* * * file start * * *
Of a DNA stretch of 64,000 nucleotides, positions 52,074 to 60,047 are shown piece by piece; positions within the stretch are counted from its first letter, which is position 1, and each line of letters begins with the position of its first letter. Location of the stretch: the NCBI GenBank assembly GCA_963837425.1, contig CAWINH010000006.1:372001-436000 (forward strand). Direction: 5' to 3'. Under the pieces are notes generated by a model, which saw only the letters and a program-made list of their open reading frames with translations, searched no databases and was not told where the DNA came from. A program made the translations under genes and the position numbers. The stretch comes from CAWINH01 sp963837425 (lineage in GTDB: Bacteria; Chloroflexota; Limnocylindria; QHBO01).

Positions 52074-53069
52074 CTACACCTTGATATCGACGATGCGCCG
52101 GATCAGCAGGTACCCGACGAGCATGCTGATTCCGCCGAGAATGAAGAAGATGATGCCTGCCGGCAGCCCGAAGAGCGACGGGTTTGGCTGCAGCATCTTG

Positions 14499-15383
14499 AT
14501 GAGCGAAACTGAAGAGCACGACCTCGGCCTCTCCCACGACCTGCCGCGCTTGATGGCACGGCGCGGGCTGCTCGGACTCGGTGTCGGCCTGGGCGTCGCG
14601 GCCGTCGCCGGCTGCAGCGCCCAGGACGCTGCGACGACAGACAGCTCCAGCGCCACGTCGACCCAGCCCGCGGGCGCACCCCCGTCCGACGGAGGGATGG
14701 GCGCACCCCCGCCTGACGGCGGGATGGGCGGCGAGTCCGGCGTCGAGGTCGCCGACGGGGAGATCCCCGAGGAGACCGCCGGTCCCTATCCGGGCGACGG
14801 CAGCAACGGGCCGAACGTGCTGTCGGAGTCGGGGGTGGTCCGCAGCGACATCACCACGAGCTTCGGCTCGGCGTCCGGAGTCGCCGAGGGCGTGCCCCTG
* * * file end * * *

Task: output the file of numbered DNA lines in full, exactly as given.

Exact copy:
Of a DNA stretch of 64,000 nucleotides, positions 52,074 to 60,047 are shown piece by piece; positions within the stretch are counted from its first letter, which is position 1, and each line of letters begins with the position of its first letter. Location of the stretch: the NCBI GenBank assembly GCA_963837425.1, contig CAWINH010000006.1:372001-436000 (forward strand). Direction: 5' to 3'. Under the pieces are notes generated by a model, which saw only the letters and a program-made list of their open reading frames with translations, searched no databases and was not told where the DNA came from. A program made the translations under genes and the position numbers. The stretch comes from CAWINH01 sp963837425 (lineage in GTDB: Bacteria; Chloroflexota; Limnocylindria; QHBO01).

Positions 52074-53069
52074 CTACACCTTGATATCGACGATGCGCCG
52101 GATCAGCAGGTACCCGACGAGCATGCTGATTCCGCCGAGAATGAAGAAGATGATGCCTGCCGGCAGCCCGAAGAGCGACGGGTTTGGCTGCAGCATCTTG

Positions 14499-15383
14499 AT
14501 GAGCGAAACTGAAGAGCACGACCTCGGCCTCTCCCACGACCTGCCGCGCTTGATGGCACGGCGCGGGCTGCTCGGACTCGGTGTCGGCCTGGGCGTCGCG
14601 GCCGTCGCCGGCTGCAGCGCCCAGGACGCTGCGACGACAGACAGCTCCAGCGCCACGTCGACCCAGCCCGCGGGCGCACCCCCGTCCGACGGAGGGATGG
14701 GCGCACCCCCGCCTGACGGCGGGATGGGCGGCGAGTCCGGCGTCGAGGTCGCCGACGGGGAGATCCCCGAGGAGACCGCCGGTCCCTATCCGGGCGACGG
14801 CAGCAACGGGCCGAACGTGCTGTCGGAGTCGGGGGTGGTCCGCAGCGACATCACCACGAGCTTCGGCTCGGCGTCCGGAGTCGCCGAGGGCGTGCCCCTG